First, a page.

One of the dopest things about hip-hop is the intricate relationship the genre has with sampling other music in order to compose new songs. Sampling and hip-hop are married. It’s fun because it gives you light into the direct influences of a producer. It gives you clues as to how the composer was thinking when creating a piece, and strengthens the connection between the artist and the listener.
More than anything though, it brings questions to mind. Why did Dan the Automator sample this? Is it the sound that he’s moved by? Is it the energy the sample brings to life? Or does he agree with the theme of that song? Is he co-signing the message behind the original? It makes you look at the beat through a finer lens. It can help you understand music better. The listener can create hypotheses and made up fantasies, really, about why this song was sampled. Man this shit is fun to do!
This is the introductory piece to a column, called Flip the Sample, that explores this intricate relationship between hip-hop songs and the tracks that gave them life. We will pay homage to dope songs and look at the original samples used in producing them. We want to shine light into the creative process of some of the artists we enjoy. Have fun with it peeps.
Sample: Method Man f. Mary J. Blige – “I’ll Be There For You / You’re All I Need To Get By” (1995)
Producer: Sean “Puff Daddy” Combs and Poke & Tone (The Trackmasters)
Original: Marvin Gaye & Tammi Terrell – “You’re All I Need To Get By” (1968)
Here we have Method Man’s most romantic lyrical composition. He samples Marvin Gaye and Tammi Terrell’s “You’re All I Need To Get By”. It’s a love letter to his main girl. Cute and all, but this is still fuckin’ Meth. You can still feel that cold, rottweiler flow throughout.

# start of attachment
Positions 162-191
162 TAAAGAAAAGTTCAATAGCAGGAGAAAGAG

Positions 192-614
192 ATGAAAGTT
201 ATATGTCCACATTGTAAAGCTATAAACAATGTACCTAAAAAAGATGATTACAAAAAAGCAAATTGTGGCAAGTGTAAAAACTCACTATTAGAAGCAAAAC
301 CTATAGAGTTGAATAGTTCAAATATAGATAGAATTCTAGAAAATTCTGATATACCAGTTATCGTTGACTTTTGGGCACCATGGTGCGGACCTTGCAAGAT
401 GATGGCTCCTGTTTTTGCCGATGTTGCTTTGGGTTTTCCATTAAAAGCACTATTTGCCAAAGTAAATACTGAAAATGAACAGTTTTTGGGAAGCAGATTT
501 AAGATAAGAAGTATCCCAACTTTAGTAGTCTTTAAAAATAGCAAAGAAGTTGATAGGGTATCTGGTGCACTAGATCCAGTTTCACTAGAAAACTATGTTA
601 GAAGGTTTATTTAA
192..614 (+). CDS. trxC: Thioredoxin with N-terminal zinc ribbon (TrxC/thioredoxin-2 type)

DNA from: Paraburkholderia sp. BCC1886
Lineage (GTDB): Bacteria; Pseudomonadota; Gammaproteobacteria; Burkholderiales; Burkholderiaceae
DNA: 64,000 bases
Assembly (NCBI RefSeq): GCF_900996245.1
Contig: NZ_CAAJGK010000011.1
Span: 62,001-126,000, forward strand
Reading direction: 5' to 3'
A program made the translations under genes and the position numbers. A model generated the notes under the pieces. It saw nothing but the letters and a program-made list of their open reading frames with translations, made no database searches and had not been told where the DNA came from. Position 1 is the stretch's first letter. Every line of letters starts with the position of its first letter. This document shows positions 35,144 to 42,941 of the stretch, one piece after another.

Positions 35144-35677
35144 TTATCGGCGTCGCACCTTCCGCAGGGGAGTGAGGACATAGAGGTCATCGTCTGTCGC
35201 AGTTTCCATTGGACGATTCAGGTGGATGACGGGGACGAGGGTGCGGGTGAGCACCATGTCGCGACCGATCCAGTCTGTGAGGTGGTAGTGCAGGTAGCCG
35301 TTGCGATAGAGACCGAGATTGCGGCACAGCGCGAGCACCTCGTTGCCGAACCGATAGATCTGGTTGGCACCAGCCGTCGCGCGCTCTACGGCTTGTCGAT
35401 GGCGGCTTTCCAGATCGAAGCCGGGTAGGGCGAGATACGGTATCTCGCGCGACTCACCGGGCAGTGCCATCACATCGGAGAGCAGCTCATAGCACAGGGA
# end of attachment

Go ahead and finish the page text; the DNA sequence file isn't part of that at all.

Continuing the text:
In Method Man’s version, at the 14-second mark, we get a vocal sample from Biggie’s “Me & My Bitch”: “lie together, cry together, I swear to God I hope we fuckin’ die together…” (editor’s note: I’m sure Diddy being the producer of the track had a lot to do with the choice of Biggie sample) Right away Meth tells us this is his rendition of “Me & My Bitch,” a ballad to his queen. This string of samples is interesting because of that. All three of them run off of the same theme. They’re making an honest, direct, and contextually chivalrous pact to their women.
How do they each do it? Well that’s what makes flipping samples interesting. Same theme but each with their own character. We can feel out how each of these artists think by listening to their interpretation of the same idea. What’s dope is that they’re conscious of it too; they picked the sample. Jay-Z ended up getting in on the fun with this one by dropping “All I Need” in 2001. On the song, he references the artists that created the original, as well as the sample:
“And all… I… need is a chick to hold a jammy like Meth and Mary/ like Marvin and Tammi”
– Hov knows what’s up.
Sample: John Legend f. Rick Ross – “Who Do We Think We Are” (2013)
Producer: Bink!, Tozer, Kanye West, Twilite Tone & Nana Kwabena
Original: Jean Knight – “Mr. Big Stuff” (1971)
John Legend put this one together as an ode to luxurious living, but more so a call to living in the moment. Do BIG things and do them like you mean it. Kanye wrote it with him. Rick Ross has his part. So yeah. They mean it when they’re saying live big. The main sample here is Jean Knight’s hit “Mr. Big Stuff”.